Brown is right, of course. British identity was to a large extent forged in a spirit of anti- Catholicism, and the idea of the British establishment giving a pope a standing ovation in Westminster Abbey and Westminster Hall would be enough to make our puritanical ancestors turn in their modest graves. But rather than seeing Pope Benedict’s speech to Westminster as some sort of epic rupture from the past, it was also possible to recognize it as a moment of historic healing and even restoration. England was a Catholic country before the Reformation, after all. As Damian Thompson, Britain’s leading Catholic blogger, pointed out:
If you want evidence of the self-confidence of our Catholic national identity, look no further than Westminster Abbey and Westminster Hall. For at least the first 500 years of its existence—we can’t be sure when it was founded—the Abbey was obedient to Benedict’s predecessors. So for the Pope to enter it today was an affirmation of its own “foundational act.” Not for nothing did he point out in his address that the church was dedicated to St. Peter.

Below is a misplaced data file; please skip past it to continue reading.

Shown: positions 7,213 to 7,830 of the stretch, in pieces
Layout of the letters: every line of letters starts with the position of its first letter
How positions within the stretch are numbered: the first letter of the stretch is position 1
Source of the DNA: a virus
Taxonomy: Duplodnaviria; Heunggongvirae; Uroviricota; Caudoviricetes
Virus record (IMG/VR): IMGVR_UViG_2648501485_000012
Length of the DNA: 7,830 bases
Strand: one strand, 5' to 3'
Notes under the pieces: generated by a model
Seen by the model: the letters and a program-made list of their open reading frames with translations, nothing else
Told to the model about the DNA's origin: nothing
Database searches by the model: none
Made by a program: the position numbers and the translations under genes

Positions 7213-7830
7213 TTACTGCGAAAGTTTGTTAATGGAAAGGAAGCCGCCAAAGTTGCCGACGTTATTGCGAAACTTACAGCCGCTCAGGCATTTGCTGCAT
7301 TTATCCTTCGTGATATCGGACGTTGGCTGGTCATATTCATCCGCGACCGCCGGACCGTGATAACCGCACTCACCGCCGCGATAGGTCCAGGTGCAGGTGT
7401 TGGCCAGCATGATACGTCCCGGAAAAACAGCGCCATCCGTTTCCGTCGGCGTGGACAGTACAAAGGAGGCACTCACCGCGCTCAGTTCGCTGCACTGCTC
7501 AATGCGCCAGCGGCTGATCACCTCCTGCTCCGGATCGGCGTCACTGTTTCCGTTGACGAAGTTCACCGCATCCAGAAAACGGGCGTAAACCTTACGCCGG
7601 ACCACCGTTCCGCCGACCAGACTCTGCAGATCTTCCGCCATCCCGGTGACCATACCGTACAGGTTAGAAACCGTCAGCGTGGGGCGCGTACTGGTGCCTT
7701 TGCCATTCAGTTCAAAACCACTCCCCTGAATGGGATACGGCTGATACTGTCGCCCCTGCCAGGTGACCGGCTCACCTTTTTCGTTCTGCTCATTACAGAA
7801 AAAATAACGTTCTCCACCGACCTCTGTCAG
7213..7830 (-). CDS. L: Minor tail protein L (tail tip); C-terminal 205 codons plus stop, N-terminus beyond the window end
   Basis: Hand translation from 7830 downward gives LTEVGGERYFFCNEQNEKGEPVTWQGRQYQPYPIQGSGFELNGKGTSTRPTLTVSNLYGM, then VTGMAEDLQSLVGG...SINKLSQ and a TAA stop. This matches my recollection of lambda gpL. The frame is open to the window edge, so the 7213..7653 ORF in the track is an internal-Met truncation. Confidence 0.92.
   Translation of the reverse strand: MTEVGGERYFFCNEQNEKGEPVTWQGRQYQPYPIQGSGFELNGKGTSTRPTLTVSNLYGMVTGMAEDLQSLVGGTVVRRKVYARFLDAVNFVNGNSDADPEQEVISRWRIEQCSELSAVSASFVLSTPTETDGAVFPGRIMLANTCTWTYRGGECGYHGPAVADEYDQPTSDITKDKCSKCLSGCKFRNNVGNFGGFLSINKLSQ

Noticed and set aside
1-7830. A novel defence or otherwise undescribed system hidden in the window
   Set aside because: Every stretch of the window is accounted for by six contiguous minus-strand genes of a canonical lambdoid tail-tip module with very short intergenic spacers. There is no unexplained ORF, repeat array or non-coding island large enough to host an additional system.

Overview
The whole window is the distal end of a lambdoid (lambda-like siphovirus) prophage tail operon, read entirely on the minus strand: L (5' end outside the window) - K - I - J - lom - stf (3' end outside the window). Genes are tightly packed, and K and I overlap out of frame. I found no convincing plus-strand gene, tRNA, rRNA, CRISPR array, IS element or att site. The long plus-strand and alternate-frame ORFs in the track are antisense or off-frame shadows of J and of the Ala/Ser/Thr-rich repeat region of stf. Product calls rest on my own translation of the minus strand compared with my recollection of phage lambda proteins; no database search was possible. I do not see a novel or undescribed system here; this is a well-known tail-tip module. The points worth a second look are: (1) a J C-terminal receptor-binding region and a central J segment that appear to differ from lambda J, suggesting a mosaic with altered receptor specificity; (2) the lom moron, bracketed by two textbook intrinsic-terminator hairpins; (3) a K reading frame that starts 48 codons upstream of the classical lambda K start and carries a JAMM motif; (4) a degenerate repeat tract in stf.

But Pope Benedict’s tone and language was not triumphalist. He used his speeches in Westminster as an opportunity not to score theological points, but to reiterate his universal message. He stressed the essential and fundamental relationship between faith and reason. He did express concern at the “marginalization of religion, particularly of Christianity, that is taking place,” but only after he had courteously praised Britain’s politicians for their nation’s history of tolerance, common law, and parliamentary democracy.
“If the moral principles underpinning the democratic process are themselves determined by nothing more solid than social consensus, then the fragility of the process becomes all too evident—herein lies the real challenge for democracy.”
“Religion…is not a problem for legislators to solve,” Benedict added, rather pointedly, “but a vital contribution to national life.” He left Westminster Hall to long and loud applause. The jeers of the angry anti-Catholic Protestants and their new gay friends outside the Abbey went almost unnoticed.